Legal & income Tax


He can retain the status of resident and not ordinary resident for a period of 2 years after his return to India. For this period his overseas income will not be taxed in India.


I have been a non-resident of India (living in the US) since 1998. I used to work for Life Insurance Corporation and still receive commissions from them as well as some dividends on shares of Indian companies and local bank interest. This all amounts to less than Rs 30,000/year. Unfortunately, I now learned that when my parents filed my returns on my behalf, they have been listing me as a "resident" as opposed to non-resident and my bank account is still resident, not NRO. Questions on correcting this situation:

A revised return can be filed before the completion of the regular assessment. You can file a letter to the dept indicating that the residential status has been wrongly mentioned as "resident" instead of "non resident". There will be no change in the tax calculation and the amount payable to the Govt. To our knowledge there is no automatic reporting to the US in respect of the dividends and interest earned.
This is not really a serious mistake but a mistake nevertheless. You can write a letter to the Assessing officer indicating that you are a non-resident and the assessment can be completed on that basis.
For the financial year under consideration you will be treated as a resident in India and your income earned in the US will be taxed in India. If you have paid tax in the US on the US income you can avail set-off of the tax paid in US in India pursuant to the Double taxation treaty.
This is an issue lacking clarity. On the Indian side it should be possible for you to contend that the benefit is referable to the US employment and further if your status is not changed to resident and ordinarily resident, the case becomes stronger. If the value is high please take proper professional assistance. Taxability in US should be checked with a US tax consultant.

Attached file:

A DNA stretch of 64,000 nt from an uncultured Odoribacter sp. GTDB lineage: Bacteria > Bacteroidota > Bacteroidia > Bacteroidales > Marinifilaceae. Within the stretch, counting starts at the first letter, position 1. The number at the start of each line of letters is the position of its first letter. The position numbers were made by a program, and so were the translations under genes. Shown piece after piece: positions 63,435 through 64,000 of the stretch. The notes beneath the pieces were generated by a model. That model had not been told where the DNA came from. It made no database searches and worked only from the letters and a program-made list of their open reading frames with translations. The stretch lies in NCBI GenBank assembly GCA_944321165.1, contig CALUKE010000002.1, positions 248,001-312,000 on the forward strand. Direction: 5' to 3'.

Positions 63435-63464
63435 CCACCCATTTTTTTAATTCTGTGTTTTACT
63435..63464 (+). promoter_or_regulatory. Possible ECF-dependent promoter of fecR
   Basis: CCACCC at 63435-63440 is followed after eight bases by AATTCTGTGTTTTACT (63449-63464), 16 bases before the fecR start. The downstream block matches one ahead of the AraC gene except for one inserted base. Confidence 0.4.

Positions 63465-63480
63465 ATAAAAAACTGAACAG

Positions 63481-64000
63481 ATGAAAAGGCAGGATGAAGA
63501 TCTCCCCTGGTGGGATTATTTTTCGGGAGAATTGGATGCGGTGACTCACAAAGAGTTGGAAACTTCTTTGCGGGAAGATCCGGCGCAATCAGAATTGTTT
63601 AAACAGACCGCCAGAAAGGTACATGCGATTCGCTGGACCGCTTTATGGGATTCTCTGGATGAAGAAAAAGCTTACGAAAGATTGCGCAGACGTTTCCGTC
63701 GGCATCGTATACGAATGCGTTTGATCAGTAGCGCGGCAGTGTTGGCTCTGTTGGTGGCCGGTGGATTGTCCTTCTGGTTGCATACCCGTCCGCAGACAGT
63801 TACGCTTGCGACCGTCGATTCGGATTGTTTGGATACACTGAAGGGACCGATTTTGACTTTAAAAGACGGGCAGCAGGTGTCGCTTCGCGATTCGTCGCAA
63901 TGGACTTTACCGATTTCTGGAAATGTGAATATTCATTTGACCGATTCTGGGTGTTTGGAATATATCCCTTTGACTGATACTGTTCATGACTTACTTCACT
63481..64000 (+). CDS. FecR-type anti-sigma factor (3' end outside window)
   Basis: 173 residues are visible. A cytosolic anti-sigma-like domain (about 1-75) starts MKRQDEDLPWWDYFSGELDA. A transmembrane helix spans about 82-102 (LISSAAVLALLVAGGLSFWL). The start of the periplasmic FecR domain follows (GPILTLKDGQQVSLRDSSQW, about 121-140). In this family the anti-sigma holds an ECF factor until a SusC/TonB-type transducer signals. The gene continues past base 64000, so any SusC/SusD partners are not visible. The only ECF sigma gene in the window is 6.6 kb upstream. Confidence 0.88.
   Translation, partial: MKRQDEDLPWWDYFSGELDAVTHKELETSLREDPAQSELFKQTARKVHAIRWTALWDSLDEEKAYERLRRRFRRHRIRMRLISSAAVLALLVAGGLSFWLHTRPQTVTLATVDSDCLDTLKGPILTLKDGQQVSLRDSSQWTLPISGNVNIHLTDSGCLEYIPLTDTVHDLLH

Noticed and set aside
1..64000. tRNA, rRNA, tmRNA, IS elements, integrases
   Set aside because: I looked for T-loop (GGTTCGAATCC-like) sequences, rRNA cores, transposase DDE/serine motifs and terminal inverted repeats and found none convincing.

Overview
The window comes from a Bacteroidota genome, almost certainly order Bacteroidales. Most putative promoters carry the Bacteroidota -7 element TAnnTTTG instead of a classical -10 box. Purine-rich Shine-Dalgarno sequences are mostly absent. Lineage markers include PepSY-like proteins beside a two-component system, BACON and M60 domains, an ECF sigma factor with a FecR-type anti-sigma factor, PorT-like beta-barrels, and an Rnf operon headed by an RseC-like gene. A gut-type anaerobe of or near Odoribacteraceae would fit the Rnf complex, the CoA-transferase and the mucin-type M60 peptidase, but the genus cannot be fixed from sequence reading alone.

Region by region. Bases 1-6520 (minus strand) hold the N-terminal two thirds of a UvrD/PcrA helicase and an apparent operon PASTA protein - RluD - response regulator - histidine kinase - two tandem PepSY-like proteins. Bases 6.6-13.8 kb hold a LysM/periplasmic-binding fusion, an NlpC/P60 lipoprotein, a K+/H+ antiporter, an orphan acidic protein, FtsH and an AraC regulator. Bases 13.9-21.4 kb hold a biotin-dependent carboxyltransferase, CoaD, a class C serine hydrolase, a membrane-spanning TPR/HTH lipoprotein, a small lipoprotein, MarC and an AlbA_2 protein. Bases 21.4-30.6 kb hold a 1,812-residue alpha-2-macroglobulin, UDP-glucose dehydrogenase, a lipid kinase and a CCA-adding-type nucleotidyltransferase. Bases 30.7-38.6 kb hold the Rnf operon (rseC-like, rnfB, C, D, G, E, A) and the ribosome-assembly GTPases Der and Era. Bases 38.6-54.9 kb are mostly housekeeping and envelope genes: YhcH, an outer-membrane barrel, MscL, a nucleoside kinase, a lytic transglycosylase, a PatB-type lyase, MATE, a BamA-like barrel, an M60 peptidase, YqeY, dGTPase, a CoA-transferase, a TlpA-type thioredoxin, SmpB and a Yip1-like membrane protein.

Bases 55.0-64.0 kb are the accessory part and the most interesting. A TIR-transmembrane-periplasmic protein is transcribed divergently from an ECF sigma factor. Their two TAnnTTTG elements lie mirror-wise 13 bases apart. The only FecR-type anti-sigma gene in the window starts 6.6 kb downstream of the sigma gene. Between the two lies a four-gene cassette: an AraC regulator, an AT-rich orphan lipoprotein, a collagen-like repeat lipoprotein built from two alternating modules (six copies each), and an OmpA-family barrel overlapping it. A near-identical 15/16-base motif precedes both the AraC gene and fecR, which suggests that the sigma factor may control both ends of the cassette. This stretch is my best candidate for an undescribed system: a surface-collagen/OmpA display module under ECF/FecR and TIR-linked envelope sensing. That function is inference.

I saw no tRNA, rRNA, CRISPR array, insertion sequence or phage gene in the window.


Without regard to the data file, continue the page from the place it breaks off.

On the face of it, on both legs of the transactions, the recipient will be exposed of income tax under the provision of gift being treated as income by virtue of section 56(2) (v) of the Income Tax Act.
Test of residence in India is purely a matter of the Indian Income tax Act and has nothing to do with the tax treaty with the U.S. It goes by the period of physical stay in India. The treaty is relevant for examination only with reference to treaty specific reliefs. Once your residential status is frozen the question of world income being taxed in India comes into operation.
My questions are:
  1. Are the capital gains (original investment of 2.5 lakhs in 1990 - sold for 6.11 lakhs in 2005 leading to capital gains of 3.61 lakhs) taxable?
  2. Since I have reinvested the entire proceeds into real estate - the sole flat in my (and my wife's) name, do I still owe any capital gains tax?
    No capital gains will arise if the entire proceeds reinvested in another house property.
  3. Do I need to set up a PAN with the IT Dept.?
    You will need to file a tax return and claim the exemption. PAN is required.
  4. If this flat is rented out, can the proceeds be remitted to me in US$?
    Yes. There may be a quantum ceiling of USD 10,000 per annum.
  5. If and when this flat is sold, what portion can be remitted abroad? What portion must be retained in Rupees?
    Entire portion can be repatriated.
  6. If I were to finance the 80% portion with some Indian bank (like HDFC or ICICI), are there any tax benefits for me?
    Interest on loans can be deducted against the rental income